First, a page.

Click on the monthly image to get a larger high resolution view of the night sky set for 53° N (Horncastle, England) but is usable for the UK and Eire. All charts are set for the 1st of the month at 22:00 GMT (10pm) and can be used on the other dates and times shown in each corner of the chart.
Solar System quick summary
For most charts see the buttons at the top for various planets etc.. Charts & images in the text can be clicked to give a larger view.
Mars is now the only bright planet in the evening sky passing between M45 and Aldebaran but it is gradually losing to the encroaching evening twilight. Minor planet Pallas now comes to opposition on the 10th and so is viewable all night. Ceres is next up followed by Jupiter, then Saturn, all of which lie in the morning sky. Venus languishes in the bright morning twilight rising not long before the sun whilst Vesta, Mercury and Uranus are not viewable, lost in the solar glare. Neptune might be viewable in the bright morning twilight using binoculars or small telescopes as it’s close to mag 4.4 Phi Aqr at the end of the month. The moon lies very close to the Beehive cluster M44 and Delta Cancri on the 13th. The April Lyrids meteor shower peaks on the 23rd but moonlight will spoil them.
Mars dominates the evening sky after twilight and moves up past the Pleiades, M45 star cluster lying between it and Aldebaran on the 4th/5th. It is moving almost parallel to the ecliptic and the thick crescent moon (show 3x normal size) joins the scene briefly over 3 days. The moon lies below Mars and forms a kite shape with it, M45 and Aldebaran on the 8th, next evening the moon lies above Aldebaran with Mars to their right then on the 10th the moon lies very close to Zeta Tauri. The view at left is set for ~ 10:30pm when the sky is darker looking roughly W to WNW. In the meantime Mars moves up and lies close to Kappa1 on the 12th and Upsilon on the 13th. It is technically in conjunction with Aldebaran on the 16th and lies close to Tau Tauri on the 18th. Mars carries on, ending the month forming a triangle with Zeta and Beta Tauri, the two horn tips of Taurus the Bull.
Minor planet Pallas is well placed to view this month not far from the bright star Arcturus in Bootes. It comes to opposition on the 10th and lies very close to Eta Bootis that evening. It is viewable in 7x50 binoculars but, regardless of instrument used, it will always look like a ‘star’ as it is a tiny object compared with the main planets. On opposition night it shines at mag 7.9 compared with mag 2.7 for Eta Bootis so you won’t get them mixed up! Pallas is retrograding but climbing higher in the sky so it remains well placed to view until September. Meanwhile it lies close to 6 Bootis (mag 5) on the 20th then on the 29th/30th close to 2 Bootis (mag 5.7).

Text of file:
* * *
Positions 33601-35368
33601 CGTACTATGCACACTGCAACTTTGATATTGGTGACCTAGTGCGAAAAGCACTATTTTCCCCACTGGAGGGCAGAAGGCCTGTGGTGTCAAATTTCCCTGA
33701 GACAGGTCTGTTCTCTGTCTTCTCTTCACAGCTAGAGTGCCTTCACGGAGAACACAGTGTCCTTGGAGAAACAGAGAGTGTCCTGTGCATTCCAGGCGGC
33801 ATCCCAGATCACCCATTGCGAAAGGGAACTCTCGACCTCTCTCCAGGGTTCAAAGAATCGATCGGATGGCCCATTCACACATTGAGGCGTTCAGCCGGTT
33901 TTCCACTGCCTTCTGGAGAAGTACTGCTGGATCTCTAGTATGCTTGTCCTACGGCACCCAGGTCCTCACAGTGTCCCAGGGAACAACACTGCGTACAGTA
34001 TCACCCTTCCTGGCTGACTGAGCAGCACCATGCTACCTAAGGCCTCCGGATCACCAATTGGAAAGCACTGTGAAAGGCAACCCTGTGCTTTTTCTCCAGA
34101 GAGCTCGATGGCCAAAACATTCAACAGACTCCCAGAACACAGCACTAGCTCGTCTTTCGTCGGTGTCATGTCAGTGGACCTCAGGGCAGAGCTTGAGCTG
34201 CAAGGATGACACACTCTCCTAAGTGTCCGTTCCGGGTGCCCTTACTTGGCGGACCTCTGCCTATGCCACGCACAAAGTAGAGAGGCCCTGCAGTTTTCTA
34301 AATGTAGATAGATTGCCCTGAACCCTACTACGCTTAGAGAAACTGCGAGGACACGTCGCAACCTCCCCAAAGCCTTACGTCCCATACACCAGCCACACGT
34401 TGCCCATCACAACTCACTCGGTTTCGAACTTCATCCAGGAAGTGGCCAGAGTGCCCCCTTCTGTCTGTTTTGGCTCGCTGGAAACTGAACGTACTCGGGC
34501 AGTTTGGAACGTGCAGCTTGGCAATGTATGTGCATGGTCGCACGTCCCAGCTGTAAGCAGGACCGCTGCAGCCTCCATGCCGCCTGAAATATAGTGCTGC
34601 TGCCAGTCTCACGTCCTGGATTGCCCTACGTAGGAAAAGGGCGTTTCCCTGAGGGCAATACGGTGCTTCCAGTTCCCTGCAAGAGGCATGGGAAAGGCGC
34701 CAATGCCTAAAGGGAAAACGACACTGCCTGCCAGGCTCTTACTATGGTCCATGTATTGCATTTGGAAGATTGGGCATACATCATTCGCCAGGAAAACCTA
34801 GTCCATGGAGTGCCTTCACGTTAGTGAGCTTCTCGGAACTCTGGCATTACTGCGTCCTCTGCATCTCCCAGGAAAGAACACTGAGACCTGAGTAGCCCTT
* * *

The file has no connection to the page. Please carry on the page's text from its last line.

April 13th in the evening twilight finds our moon close to the Beehive cluster, M44 (left). The view here shows the moon every hour from 9pm as it glides south past the cluster ending at midnight when it will be above Delta Cancri. Moonlight will washout most of the fainter stars of the cluster but it is still worth watching our nearest neighbour as the clockwork nature of its orbit carries it past the cluster and above Delta. Note the stars of the cluster are shown through the moon to show their positions.
As the wo gas giant planets of Jupiter and Saturn dominate the morning sky before twilight begins they are worth watching if you are an early morning person. Jupiter is stationary on the 10th and after this it begins to retrograde against the backdrop of stars. It rises mid month just before 1:30am and it can be found near to 51 Ophiuchi and the moon joins it on the 23rd. The moon lies to the left of Jupiter, close to M8 and M20 the next morning, although the brightness of the moon will likely drown out the two objects. On the 25th/26th the moon lies either side of Saturn and is underneath the ‘Teaspoon’ asterism on the 25th. Note that the moon shown above is 5x normal size. The chart is set looking SSE at 4am.
The April Lyrids meteor shower peaks on the 23rd in the early morning. Unfortunately the Moon is rising shortly after midnight so will spoil the view. However the moon won’t get very high so with the radiant at around 60° high by 3am it might still be worth looking out for them. Note, the chart at right shows the radiant moves slowly towards Lyra and slightly below Vega from Hercules from April 15th to 25th. It is perhaps a little ironic that most of the time the radiant actually lies in Hercules since the formalisation and adoption of the IAU constellation boundaries!
Also look out for the following:
2nd Crescent moon lies below Venus in bright morning twilight (difficult)
10th Venus close to Neptune (difficult in bright morning twilight)
11th Mercury at GEW with Venus to its right (Difficult in morning twilight)
12th First Quarter moon forms shallow triangle with Pollux and Castor (evening)
14th Moon lies to the right of Regulus (evening)
15th Moon lies to the left of Regulus (evening)
18th Moon sets whilst close to Porrima in Virgo (morning twilight)
22nd Moon lies near Graffias and above Antares (morning)
Clear skies and happy sky watching.
Webmaster © Paul L Money 2019
The UK & Ireland Night Sky for 2019
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